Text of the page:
"Hardly lightweight party conversation!" Ser Erich remarked.

"I will soften its impact with context," Ser Karl demurred. "Regardless: by the minister's reply to this, we will take his measure."

"And how, exactly, will this be accomplished?" Sir Erich asked.

"Hark!" Wu Xi hissed. "The Minister has acknowledged us; now you must speak!"

"I would consider it a most uncomfortable thing," the Minister of Order replied when put to the question. "One of my fellow ministers, a traitor? It would cause a most unpleasant hubbub - yes, most unpleasant indeed. Most off-putting to my poetry. No, that would be not a good thing."

"Ah!" cried the Minister of Arms, a thin, cold man. "A disgrace to the Imperial honour - to have appointed such a man! It would be a blow to the entire realm. No, no, that would be most unfortunate, if they were to find a traitor in the court - especially in these troubled times. - Is there one in particular you suspect?"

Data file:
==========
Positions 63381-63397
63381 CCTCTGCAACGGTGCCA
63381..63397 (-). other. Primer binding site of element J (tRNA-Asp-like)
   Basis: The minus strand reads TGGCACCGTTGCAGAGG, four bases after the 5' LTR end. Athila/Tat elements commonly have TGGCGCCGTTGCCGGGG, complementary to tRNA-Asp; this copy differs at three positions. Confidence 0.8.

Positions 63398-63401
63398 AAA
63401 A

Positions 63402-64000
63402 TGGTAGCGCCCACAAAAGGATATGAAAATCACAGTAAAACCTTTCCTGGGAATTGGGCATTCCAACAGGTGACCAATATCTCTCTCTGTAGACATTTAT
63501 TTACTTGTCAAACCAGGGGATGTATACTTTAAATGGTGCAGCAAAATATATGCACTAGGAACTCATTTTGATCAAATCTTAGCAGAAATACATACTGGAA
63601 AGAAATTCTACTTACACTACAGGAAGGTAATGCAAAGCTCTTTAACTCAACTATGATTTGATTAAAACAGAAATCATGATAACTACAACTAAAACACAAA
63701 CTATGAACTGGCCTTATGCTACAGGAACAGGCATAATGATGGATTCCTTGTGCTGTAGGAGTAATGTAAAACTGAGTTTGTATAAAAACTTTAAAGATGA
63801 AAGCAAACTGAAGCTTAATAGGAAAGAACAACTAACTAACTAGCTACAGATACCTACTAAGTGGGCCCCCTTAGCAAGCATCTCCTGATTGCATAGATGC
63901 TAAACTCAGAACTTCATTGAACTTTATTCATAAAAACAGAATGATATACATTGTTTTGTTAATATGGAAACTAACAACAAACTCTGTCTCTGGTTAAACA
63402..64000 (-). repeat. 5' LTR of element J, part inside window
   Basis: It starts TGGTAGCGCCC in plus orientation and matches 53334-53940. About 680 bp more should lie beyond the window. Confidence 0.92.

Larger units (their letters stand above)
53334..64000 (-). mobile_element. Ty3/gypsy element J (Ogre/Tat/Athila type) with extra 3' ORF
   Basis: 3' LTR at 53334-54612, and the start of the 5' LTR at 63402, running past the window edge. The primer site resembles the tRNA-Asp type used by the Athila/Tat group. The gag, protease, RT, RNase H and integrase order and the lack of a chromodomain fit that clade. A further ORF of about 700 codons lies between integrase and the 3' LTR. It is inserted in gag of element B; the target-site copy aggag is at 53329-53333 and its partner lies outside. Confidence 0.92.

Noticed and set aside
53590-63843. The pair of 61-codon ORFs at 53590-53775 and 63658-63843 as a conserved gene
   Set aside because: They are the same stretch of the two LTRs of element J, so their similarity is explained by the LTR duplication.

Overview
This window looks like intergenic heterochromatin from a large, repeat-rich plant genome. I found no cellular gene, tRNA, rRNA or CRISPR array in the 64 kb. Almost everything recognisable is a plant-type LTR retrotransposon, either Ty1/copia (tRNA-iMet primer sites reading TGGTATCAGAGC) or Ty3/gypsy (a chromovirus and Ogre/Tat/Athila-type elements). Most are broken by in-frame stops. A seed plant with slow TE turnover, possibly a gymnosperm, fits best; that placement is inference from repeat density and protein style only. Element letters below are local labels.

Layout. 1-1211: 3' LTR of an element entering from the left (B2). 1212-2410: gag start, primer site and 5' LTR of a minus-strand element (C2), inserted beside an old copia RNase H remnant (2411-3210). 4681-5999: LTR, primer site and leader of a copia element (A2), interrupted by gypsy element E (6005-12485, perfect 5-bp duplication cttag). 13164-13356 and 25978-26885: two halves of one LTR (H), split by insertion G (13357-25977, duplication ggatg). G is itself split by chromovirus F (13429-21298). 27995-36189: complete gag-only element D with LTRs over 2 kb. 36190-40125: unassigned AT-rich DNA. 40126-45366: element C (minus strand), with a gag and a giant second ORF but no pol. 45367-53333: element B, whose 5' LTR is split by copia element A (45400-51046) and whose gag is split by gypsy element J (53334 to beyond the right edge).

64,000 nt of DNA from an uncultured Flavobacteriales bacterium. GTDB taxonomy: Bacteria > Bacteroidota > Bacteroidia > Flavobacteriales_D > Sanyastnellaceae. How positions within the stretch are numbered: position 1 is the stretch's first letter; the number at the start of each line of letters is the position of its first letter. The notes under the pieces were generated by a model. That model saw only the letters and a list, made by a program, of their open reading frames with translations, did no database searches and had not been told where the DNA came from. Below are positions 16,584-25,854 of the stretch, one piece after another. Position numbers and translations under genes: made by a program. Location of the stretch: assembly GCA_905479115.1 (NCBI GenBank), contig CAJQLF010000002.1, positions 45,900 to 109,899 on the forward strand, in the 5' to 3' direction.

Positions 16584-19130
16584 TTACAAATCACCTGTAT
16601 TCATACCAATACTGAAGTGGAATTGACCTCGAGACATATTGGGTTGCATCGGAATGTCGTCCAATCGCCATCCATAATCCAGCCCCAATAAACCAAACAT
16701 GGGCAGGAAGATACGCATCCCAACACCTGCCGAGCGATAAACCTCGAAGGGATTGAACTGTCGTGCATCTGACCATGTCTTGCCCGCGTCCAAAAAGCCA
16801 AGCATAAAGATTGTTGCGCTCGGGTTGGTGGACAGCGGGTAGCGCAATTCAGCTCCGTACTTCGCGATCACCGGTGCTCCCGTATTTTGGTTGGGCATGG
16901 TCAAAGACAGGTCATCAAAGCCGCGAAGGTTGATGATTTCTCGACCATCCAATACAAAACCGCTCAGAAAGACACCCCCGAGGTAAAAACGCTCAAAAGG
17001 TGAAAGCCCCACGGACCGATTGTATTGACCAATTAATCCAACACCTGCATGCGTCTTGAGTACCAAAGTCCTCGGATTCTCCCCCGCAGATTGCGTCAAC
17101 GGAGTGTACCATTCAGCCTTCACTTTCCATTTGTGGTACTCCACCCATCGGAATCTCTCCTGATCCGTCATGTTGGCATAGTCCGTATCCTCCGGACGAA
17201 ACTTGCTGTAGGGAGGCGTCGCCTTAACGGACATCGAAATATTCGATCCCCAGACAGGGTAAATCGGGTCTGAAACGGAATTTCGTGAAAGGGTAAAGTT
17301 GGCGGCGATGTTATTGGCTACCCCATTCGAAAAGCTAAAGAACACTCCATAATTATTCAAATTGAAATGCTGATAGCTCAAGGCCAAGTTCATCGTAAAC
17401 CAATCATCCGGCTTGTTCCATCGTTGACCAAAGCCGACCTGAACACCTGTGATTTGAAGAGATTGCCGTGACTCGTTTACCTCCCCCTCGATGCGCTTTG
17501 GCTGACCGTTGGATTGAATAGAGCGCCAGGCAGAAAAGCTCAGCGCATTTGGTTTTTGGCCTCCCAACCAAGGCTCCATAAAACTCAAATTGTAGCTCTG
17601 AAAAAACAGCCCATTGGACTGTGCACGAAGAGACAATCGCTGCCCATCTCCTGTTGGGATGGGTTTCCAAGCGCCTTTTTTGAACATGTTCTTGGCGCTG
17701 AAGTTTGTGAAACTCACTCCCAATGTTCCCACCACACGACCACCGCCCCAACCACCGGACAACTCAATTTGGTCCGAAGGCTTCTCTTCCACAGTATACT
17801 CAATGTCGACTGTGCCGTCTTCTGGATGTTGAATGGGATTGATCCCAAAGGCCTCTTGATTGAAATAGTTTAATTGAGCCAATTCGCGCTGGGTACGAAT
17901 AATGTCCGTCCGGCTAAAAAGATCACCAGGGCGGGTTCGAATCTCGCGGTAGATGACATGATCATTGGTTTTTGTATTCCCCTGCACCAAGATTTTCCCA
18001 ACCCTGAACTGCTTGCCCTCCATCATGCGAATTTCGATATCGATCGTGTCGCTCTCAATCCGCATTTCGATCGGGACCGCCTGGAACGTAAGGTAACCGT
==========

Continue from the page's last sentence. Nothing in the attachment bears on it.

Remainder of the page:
"I would be pleased, of course," the Minister of Culture replied with considered thought. His wide, jovial face creased as he thought. "Yes, that would be good news. If there is a traitor, better that he be caught then be let loose to wreak further havoc, yes? Especially in such a high position. How could anyone think otherwise?"

"And so?" Ser Erich asked, turning to his companions in a corner surrounded by bonsai shrubs. "Who is the traitor?"

"The Minister of Culture," Ser Karl said flatly. "Guilty beyond the slightest doubt."

"Yes," Wu Xi agreed. "His words condemned him."

"But - how?" Ser Erich asked, confused. "He said he would be happy if they found a traitor!"